Nigeria is the sickle cell capital of the world. Its residents account for about half of all new cases of severe haemoglobin disorders worldwide. And SCD is one of the world’s most prevalent autosomal recessive genetic disorders; the sickle cell trait is more than six times more common in Nigerians than the cystic fibrosis gene is among people of northern European descent, or the Tay-Sachs gene among Ashkenazi Jews.

In the 1950s, a number of scientists speculated that the sickle cell trait confers some resistance to malaria – now a widely accepted theory – which would account for the prevalence of the gene in sub-Saharan Africa, home to more than 90% of all malaria cases in the world. Over millennia, according to this hypothesis, as more AS than AA children survived acute malaria infections and reached reproductive age, they passed on their single S genes. But for those with two such genes, the potential complications include acute pain episodes, acute chest syndrome, strokes, priapism, jaundice, numb chin syndrome, an enlarged spleen, leg ulcers and blindness.

The heritability of sickle cell anaemia, the most common and severe form of SCD, is as follows: if both parents are carriers (AS/AS), their children have a 25% chance of having the disease. If one parent has the disease (SS) and the other has no sickle cell genes (AA), there’s a 100% chance their kids will be carriers (AS) and a 0% chance they will have the disease. A couple like Nkechi and Subomi, where one parent has the disease and one is a carrier, has a 50% chance of giving birth to an SS child and a 50% chance of an AS child.

Olufemi Akinyanju, an 86-year-old Nigerian haematologist, started identifying sickle cell patients as a young doctor in Lagos in the 1960s, fresh out of medical school in London. In 1994, he founded the Sickle Cell Foundation Nigeria in Lagos, now one of the region’s pre-eminent treatment and diagnosis centres. His generation of doctors helped SCD testing take root in Nigeria. The most common blood test is haemoglobin electrophoresis, in which electrical currents are passed through a blood sample, separating different types of haemoglobin into discrete bands. The test is now commonplace in urban centres such as Lagos and Abuja. Testing in a high-end facility can cost up to US $40, but there are also free and cheap clinics, which can provide results in as little as 30 minutes.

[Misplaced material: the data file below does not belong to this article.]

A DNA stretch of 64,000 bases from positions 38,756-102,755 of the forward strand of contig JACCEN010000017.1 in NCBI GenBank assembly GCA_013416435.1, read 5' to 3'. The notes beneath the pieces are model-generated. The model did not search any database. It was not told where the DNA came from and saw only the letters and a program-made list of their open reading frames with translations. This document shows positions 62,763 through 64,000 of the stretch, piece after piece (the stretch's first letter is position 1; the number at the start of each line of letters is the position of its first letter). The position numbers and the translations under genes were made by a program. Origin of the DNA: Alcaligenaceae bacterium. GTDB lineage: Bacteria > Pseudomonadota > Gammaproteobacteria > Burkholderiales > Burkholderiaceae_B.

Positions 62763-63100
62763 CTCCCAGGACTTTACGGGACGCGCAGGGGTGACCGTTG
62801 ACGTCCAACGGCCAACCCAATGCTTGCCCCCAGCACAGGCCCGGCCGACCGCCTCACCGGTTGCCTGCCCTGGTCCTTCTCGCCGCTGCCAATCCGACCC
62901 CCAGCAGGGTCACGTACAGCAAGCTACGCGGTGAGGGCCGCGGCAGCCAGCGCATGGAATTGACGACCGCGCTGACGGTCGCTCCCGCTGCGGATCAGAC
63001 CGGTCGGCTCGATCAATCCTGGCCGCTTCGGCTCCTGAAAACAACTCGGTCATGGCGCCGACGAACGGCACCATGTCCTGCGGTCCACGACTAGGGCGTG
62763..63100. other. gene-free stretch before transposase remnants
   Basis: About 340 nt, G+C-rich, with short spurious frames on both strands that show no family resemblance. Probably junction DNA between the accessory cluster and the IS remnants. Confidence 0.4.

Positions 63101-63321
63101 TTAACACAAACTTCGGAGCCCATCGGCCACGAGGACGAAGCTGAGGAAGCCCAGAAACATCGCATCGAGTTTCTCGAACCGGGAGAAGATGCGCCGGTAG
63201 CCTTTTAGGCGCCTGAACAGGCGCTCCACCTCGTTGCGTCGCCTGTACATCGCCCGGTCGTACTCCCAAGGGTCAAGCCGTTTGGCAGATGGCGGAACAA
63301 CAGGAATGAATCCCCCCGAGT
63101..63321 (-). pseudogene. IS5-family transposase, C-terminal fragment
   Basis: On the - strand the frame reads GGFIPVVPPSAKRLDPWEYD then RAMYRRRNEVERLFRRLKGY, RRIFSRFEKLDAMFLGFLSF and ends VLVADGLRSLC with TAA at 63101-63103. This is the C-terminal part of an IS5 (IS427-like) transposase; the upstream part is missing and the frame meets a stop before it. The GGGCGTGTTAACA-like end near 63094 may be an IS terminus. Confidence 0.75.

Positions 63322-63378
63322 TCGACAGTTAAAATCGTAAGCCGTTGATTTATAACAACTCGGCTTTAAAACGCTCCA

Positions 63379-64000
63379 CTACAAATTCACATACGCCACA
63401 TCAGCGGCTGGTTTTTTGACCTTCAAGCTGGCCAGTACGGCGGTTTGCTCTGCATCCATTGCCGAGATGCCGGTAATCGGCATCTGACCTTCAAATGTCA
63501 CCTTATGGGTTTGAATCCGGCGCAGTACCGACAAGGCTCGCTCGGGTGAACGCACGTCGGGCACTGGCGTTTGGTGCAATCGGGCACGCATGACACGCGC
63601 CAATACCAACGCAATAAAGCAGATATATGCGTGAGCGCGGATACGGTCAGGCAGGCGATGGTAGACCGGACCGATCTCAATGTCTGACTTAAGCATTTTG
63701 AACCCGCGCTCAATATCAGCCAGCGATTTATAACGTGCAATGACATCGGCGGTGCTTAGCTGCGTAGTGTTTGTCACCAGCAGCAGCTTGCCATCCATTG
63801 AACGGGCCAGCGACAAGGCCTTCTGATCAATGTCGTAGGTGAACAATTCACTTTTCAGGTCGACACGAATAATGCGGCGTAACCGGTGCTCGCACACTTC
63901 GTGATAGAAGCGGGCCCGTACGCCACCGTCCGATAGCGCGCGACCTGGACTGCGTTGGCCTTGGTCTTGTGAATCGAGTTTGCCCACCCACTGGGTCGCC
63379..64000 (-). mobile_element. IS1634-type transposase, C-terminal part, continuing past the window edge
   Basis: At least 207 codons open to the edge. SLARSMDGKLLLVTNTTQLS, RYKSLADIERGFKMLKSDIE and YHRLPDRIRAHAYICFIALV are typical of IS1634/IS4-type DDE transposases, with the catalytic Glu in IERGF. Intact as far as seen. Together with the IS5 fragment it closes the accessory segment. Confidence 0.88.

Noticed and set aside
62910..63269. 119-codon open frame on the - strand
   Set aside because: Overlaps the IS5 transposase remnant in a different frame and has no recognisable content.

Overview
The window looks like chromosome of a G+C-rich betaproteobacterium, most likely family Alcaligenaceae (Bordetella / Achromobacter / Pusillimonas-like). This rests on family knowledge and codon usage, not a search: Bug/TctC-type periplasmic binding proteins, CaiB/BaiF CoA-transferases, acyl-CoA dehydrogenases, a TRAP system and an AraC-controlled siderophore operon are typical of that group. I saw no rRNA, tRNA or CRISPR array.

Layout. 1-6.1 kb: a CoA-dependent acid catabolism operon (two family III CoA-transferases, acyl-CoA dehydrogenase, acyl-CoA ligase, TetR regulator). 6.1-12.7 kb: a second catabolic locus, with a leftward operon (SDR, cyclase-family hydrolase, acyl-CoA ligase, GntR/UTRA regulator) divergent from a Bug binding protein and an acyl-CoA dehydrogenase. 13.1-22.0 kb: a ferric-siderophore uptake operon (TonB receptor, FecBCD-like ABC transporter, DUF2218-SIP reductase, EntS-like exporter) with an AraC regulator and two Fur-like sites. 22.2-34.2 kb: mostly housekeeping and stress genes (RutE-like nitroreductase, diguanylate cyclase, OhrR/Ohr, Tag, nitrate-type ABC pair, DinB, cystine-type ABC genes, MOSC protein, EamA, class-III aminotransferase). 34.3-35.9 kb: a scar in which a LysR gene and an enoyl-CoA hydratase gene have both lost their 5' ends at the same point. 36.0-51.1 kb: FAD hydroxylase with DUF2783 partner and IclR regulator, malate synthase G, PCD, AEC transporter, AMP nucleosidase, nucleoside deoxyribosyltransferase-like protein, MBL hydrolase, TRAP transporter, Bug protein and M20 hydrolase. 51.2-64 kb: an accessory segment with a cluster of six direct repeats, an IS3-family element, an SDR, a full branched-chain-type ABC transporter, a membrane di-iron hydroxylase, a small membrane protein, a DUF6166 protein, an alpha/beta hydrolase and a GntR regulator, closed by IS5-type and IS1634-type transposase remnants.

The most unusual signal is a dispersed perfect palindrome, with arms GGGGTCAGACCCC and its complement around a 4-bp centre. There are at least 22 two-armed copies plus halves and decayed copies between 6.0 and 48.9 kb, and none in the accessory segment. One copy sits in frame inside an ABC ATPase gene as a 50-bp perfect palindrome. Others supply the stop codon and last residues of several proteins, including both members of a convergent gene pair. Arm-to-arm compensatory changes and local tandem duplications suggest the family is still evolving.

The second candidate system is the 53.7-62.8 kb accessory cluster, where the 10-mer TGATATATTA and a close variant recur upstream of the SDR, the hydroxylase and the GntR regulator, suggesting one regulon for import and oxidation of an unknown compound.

Nkechi, who was born in 1979, has known her genotype since she was seven. But testing is less accessible outside major cities, especially in the country’s poorer northern states. And in less well resourced clinics, results are often inaccurate. Some find this out the hard way, like Ezekiel Ogbu, a 36-year-old bus driver with SCD who lives in Lagos. In 2018, he discovered, a few weeks before his wedding, that his fiancee was not AA, as she had long believed, but AS. They broke up, and called off a wedding with more than 500 guests. Many Nigerian sickle cell activists now recommend two or three different blood tests to be sure.

Determining your genotype is one thing, but puzzling out its implications is another. Given Nigeria’s emphasis on marriage, its relatively low incidence of prenatal testing and the illegality of abortion in most cases, a social norm is rapidly consolidating to dissuade two people with sickle cell genes from marrying, or even dating. (Not all Nigerians share this attitude. A 2015 study found that one in five people who realised they were in AS-AS relationships from their premarital screenings got married anyway.) But genotype screening is now a requirement to get married in many Nigerian churches and mosques. And states in the north and the south have passed measures to mandate premarital testing. In 2020, the Nigerian Senate debated an SCD management bill that would encourage premarital testing nationwide. During these discussions, Chukwuka Utazi, a senator from Enugu State, implied that he had suffered a genotype-related breakup of his own. He understood what a painful choice it could be. But in Africa, he maintained, “we marry for children, we don’t marry for love”. Another senator chimed in: “We will not allow love to take away the best part of our marriages.”

Heterosexual Nigerian couples who come to these genetic crossroads are not merely grappling with whether to break up or get married. They are also considering what makes a good life, for themselves and for their prospective children. SCD is not a death sentence – especially in a city like Lagos – but it is usually a life sentence. Its two most effective treatments, bone marrow transplants and gene editing, are out of reach for ordinary people. Most Nigerians with SCD must deal with painful crises, procure expensive medications, seek out specialists and confront stigma, including obstacles to someday starting a family of their own. Should such people come into existence at all? The question sounds crude or even amoral, but when Nigerian carrier couples split up, their implicit answer is no.

Their concerns are also broadly relevant beyond SCD. As genetic testing becomes more common, many prospective parents, in many countries, will find themselves asking: which diseases should we test for? Which conditions truly compromise a child’s future, and which are ultimately manageable? How much can you really control? And what is worth sacrificing to be with the person you love? In Nigeria, these questions are already part of daily life.